Let’s say our startup is a new app that lets you order coffee from anywhere in your city. We set a committed company-level objective: "Grow our business" and an aspirational objective: "Build a workplace our employees love."
Then, the engineering and marketing departments set their team-level objectives: "Increase production speed of new features" and "Increase brand awareness." The team OKRs are relevant to the whole company’s goals. We’ll end up with three to five objectives per company, team, and individual.
Add key results
Key results are the "how" — how you’ll achieve your objectives. The key results define what reaching your objective looks like, so you can measure success.
For each objective, set two to five key results. Here are some things to keep in mind:
The key results are measurable outcomes, not tasks to complete. If one of your key results is to increase the average opening rate of your newsletter to 50%, then a related task around this could be to A/B test newsletter formats.
Without measurable goals, it’s impossible to track progress. Add a link to evidence of completion for each key result — like change lists or published metrics reports.
Your key results should be essential indicators of the objective. If you can achieve the objective without completing the key results, you need to rethink.
Key results ensure the objective gets achieved. To check you’ve set enough key results, imagine they’ve all been achieved. In that situation, could you say the objective has been achieved? If not, add more key results.
Let’s look at some OKR examples for our app:
Company-wide objective: Grow our business
Launch three more products.
Increase monthly revenue by 15%.
Get 200 more people to join the premium tier, where their coffee orders get fast-tracked.
Company-wide (aspirational) objective: Build a workplace our employees love
Get an employee engagement score of 75%.
Reduce employee turnover rate to 8%.
Increase our average Glassdoor rating to 4.5.
Marketing team objective: Increase brand awareness
Get 100 subscribers to the blog.
Increase the average newsletter opening rate to 50%.
Success looks different for aspirational and committed metrics. Committed objectives are binary — if all the key results are at 100% by the end of the quarter, you've achieved the committed objective. Measure the success of aspirational objectives by looking at the average score of all the key results. If the average is 70% by the end of the quarter, you’ve achieved the objective.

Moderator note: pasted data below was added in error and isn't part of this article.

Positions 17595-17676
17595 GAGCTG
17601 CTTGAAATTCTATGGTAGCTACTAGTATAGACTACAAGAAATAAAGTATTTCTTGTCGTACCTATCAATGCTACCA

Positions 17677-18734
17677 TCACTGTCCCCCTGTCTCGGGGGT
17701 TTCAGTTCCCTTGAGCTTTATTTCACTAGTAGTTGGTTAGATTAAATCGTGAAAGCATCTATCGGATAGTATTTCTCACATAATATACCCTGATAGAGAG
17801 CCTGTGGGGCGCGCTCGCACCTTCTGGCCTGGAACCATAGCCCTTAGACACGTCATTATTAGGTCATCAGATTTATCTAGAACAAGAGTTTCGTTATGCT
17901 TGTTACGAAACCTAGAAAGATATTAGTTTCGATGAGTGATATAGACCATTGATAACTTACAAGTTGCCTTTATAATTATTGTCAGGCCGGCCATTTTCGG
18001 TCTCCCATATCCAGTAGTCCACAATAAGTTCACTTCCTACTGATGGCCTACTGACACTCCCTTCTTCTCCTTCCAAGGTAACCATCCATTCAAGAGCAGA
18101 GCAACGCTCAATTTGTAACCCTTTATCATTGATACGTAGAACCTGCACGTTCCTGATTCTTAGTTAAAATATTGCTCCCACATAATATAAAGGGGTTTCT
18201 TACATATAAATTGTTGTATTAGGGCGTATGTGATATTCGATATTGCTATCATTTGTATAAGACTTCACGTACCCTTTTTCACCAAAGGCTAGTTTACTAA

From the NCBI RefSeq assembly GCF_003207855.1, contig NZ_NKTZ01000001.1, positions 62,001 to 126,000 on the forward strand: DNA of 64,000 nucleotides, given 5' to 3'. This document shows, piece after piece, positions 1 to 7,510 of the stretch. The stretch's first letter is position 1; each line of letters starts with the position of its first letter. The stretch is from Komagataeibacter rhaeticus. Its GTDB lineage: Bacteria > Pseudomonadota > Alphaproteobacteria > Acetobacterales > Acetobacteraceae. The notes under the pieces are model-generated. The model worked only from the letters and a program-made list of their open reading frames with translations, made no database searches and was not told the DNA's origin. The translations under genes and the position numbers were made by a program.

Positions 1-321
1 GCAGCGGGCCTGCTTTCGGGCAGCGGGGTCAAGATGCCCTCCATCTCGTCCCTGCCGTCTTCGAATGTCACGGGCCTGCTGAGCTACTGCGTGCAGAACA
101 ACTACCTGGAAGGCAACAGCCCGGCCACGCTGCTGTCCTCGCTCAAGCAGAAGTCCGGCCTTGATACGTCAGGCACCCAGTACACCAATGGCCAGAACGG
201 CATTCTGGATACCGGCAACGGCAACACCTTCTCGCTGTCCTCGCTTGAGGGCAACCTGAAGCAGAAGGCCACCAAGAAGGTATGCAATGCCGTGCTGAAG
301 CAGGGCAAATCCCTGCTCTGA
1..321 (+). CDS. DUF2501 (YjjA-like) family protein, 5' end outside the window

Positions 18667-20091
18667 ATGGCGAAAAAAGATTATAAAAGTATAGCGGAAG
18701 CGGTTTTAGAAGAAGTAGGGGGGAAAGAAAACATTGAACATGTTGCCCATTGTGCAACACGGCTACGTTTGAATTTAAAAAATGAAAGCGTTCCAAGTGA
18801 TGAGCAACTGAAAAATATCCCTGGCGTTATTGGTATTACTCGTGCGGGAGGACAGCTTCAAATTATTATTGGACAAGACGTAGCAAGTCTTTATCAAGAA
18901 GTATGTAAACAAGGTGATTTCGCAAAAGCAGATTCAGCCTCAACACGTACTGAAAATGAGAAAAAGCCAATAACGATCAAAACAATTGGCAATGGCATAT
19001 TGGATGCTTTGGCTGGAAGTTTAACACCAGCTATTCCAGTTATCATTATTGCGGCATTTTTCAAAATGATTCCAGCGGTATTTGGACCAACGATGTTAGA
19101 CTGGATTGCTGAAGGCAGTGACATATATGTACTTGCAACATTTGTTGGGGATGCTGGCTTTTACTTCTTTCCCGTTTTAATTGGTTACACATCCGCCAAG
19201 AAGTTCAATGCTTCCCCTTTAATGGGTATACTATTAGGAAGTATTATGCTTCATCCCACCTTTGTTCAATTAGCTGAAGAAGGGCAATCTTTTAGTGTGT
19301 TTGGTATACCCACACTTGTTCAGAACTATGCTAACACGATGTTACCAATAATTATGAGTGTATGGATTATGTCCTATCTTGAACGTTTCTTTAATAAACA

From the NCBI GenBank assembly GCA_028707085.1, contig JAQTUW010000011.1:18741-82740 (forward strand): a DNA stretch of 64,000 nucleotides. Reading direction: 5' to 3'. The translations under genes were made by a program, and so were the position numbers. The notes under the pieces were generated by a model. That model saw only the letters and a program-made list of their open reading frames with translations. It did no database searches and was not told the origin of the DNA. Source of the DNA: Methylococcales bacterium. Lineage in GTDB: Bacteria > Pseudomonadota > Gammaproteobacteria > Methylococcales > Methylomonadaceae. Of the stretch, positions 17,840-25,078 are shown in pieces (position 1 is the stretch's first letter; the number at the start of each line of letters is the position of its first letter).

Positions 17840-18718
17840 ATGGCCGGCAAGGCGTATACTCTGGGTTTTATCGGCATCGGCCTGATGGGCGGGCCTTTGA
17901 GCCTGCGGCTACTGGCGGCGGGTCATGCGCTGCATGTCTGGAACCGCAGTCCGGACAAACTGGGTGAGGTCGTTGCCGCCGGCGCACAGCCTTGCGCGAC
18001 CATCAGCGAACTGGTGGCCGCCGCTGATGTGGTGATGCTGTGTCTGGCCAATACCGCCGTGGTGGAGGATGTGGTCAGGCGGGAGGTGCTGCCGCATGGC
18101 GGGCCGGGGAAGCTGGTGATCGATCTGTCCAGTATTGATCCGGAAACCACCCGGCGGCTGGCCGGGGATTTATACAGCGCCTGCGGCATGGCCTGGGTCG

One of our startup's aspirational objectives is "Build a workplace our employees love."
In this example, we can say we’ve achieved the objective because the average key results score is 70%. Customize the “success” threshold depending on the needs of your organization. For example, you might increase it to 90% or reduce it to 50%.
To encourage a collective effort toward the OKRs, they need to be written down and visible to everyone in your organization. Context lets people understand the reasons behind certain decisions and business goals. When people feel a connection with the overall objectives of the company, they’re more likely to get on board with new initiatives.
Transparency is also important because:
Open information helps with the workflow. Instead of getting blocked while waiting for a key piece of data, everyone can get on with their tasks.
Cross-functional teams will usually have shared objectives. Access to relevant details means team members are able to complete their part and support each other.
Display your OKRs together on one page and on relevant pages that people view often.
On the individual OKRs’ pages, add notes to give extra information and encourage teams to leave comments. Open key results and add custom properties, like individual deadlines.
Update and track your progress
When you update and track your progress, you can adjust your work and resources to make sure the objectives are achieved. You’ll spot any roadblocks in advance and have the chance to come up with a solution.
Set up a system for reviewing progress. Create a company-wide calendar event to remind everyone to check and update their OKRs at least once a week. If it suits your organization, check on the key results more frequently, for example, as part of your morning standup. Regularly celebrating small wins will keep your team motivated.
At the end of the quarter, review and set new OKRs. For any committed objectives that haven’t been achieved, conduct a postmortem to figure out what went wrong. Carry over any unachieved aspirational objectives to the next quarter.
Teach your team to use OKRs to guide their workflow. Because committed objectives are a priority, teams should work on them first before moving on to aspirational objectives. If committed OKRs aren’t on track, teams need to escalate the problem. Leadership should provide help or redefine the measurement metrics if necessary.
If you hold a leadership position, it’s your responsibility to foster a positive culture around OKRs. They’re a method for motivating your organization to leap forward — don’t use them punitively.
Make your own rules
As a startup, you get to define your own culture. Notion’s template gives you the flexibility to customize the OKR framework, so you can make it work for you and your team. Use your Notion pages as a living document. Talk to each other. Share your updates. Give thoughtful feedback. Support your colleagues. Celebrate the wins.